Protesters who occupied the lawn of the Vancouver Art Gallery and Victoria's Centennial Square over the weekend say they'll stay "as long as it takes" to fight corporate greed and social inequity.
Thousands gathered in front of the art gallery in downtown Vancouver over the weekend, but on Monday morning about 65 tents remained.
The demonstrations are part of the global wave of Occupy protests staged in more than 80 countries around the world. They have been inspired by the month-long Occupy Wall Street protest in New York City.
Vancouver police Const. Jana McGuinness said police had no problems with protesters over the weekend.
Point of View:
"We're just monitoring it as far as how many resources we need to safely manage the situation and keeping an eye on things, but it's pretty festive in terms of the atmosphere, there seem to be no issues for us at all right now," she said on Sunday.
Police will continue to monitor the situation as long as protesters are gathering, said McGuinness.
The protest did not affect traffic in downtown Vancouver on Monday morning.
The protesters say they plan to hold a general assembly on Monday to plan their next steps.
Victoria protester setting up for long haul
In Victoria, about a dozen tents about remained in Centennial Square following the weekend protests.
Demonstrators in Victoria held a meeting Sunday to organize for what they expect will be a long stay.
Some of the practical issues discussed include setting up a bank account for any expenses and arranging a field kitchen to accept food donations and prepare meals for the tent city occupants.
So far, police haven't enforced the city's no camping bylaw and residents and businesses have donated food and blankets.
"We are not here to break the law. We are here to be law-abiding citizens and make our point and stand as one," said Don Cameron, one of the people camped out in Victoria.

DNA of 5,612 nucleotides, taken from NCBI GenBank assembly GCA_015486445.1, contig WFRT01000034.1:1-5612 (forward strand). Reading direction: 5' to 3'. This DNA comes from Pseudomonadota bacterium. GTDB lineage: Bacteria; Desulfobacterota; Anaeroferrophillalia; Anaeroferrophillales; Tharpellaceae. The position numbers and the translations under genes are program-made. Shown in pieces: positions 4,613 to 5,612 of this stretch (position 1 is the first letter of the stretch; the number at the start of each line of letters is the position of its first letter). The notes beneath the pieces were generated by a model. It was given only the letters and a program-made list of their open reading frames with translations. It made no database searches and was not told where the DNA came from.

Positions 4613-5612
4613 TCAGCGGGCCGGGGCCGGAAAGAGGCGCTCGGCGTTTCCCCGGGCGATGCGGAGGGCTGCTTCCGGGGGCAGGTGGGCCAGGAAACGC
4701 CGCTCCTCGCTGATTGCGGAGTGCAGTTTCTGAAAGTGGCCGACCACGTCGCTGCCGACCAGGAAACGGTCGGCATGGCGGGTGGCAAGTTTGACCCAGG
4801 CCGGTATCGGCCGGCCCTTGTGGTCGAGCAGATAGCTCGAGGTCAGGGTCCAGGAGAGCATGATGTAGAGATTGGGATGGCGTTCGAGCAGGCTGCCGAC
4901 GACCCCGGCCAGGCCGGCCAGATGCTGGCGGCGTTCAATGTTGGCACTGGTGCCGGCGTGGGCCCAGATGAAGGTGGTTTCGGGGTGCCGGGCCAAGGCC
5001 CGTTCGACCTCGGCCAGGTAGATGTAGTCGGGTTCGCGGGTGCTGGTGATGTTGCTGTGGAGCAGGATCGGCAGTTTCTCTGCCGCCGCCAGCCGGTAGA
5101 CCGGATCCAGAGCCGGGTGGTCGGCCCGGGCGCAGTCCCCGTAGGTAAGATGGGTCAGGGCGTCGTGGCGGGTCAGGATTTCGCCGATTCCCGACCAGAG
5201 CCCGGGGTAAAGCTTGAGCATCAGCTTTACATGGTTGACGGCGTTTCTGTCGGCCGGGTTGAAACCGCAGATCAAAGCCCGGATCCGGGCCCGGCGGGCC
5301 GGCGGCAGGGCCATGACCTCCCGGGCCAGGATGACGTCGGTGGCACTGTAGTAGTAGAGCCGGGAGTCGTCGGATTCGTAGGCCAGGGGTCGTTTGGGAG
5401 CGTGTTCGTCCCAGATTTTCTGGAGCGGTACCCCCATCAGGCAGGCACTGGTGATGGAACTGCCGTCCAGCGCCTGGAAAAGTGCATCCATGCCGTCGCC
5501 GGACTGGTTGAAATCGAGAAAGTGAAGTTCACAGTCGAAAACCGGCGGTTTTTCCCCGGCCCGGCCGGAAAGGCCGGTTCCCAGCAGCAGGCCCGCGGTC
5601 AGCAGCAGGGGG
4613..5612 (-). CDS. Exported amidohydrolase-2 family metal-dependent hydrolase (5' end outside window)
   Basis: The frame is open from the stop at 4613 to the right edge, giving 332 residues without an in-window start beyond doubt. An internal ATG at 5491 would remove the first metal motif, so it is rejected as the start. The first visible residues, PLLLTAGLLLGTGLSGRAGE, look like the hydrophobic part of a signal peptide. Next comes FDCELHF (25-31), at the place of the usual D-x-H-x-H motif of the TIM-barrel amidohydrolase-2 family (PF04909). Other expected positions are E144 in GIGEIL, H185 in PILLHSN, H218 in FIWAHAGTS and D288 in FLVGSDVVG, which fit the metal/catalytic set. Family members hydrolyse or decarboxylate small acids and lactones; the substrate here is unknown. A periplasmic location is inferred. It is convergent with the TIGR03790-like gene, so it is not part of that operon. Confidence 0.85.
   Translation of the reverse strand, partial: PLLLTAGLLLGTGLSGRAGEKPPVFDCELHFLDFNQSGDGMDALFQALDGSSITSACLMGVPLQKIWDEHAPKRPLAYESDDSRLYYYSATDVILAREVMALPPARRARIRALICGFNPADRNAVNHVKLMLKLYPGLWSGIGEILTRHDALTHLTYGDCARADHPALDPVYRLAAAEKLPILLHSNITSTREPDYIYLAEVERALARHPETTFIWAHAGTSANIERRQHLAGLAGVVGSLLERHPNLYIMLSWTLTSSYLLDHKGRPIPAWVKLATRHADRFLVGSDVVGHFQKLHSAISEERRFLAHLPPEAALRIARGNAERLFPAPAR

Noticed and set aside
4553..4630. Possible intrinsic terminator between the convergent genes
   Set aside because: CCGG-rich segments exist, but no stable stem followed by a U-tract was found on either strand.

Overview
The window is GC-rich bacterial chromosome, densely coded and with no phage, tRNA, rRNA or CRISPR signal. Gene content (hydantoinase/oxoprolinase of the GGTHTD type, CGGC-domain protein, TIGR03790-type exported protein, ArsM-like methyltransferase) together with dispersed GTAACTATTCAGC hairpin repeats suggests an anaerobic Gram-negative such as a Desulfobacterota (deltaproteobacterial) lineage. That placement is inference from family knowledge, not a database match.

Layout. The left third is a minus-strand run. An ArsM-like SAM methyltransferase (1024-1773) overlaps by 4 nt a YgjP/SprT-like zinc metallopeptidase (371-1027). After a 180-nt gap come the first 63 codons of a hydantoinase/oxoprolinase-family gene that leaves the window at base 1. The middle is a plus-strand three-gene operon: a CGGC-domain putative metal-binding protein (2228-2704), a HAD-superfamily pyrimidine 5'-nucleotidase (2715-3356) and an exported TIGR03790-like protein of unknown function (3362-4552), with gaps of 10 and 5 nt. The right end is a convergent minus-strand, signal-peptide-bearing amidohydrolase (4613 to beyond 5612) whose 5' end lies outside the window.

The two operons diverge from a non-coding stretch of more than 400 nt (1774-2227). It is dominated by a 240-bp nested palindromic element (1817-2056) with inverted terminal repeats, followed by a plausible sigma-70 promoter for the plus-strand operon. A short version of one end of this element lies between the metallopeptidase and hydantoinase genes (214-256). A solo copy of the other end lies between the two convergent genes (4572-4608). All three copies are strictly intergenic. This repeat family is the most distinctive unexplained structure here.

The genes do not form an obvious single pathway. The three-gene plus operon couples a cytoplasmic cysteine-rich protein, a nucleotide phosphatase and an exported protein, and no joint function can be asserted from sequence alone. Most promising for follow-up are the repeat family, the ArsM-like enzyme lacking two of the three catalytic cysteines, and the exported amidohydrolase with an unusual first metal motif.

Similar protest camps also remain in place in Toronto, Montreal, Ottawa, Halifax, Edmonton.
Just a passing fad?
Meanwhile, political commentators expect the Occupy movements in Vancouver and Victoria will have a lasting impact.
"A cynic would say it's a temporary fad and it will go away and I suppose some people actually hope it will," said Patrick Smith, a political science professor at Simon Fraser University.
"But it seems to me that they've gotten down to a nub of an issue, which is broadly around inequality in our economy and that seems to me to have the potential to resonate across a much broader spectrum.
"If you think back to the spring and the only people protesting were the Tea Partiers, and they were saying give us less government and let the rich get richer, this is a counter to that."
The protestors have been speaking out about several issues, including what they see as a widening gap between rich and poor.
Norman Ruff, a professor emeritus in political science at the University of Victoria, said the protests prove young people are not disengaged from politics, just from mainstream political parties.
"They were talking about economic unfairness. They're talking about the inequality in our societies," said Ruff.
"The other thing that struck me was the preponderance of young people. Those age groups aren't voting in federal or provincial politics. Clearly it's a mistake to say the young are apathetic and have removed themselves from politics. They're taking part in another form of political activity."
Ruff said politicians should be paying attention.
"Any politician who just dismisses this as an isolated protest could be in for a surprise down the line ... what I think is happening here is a change in the political agenda."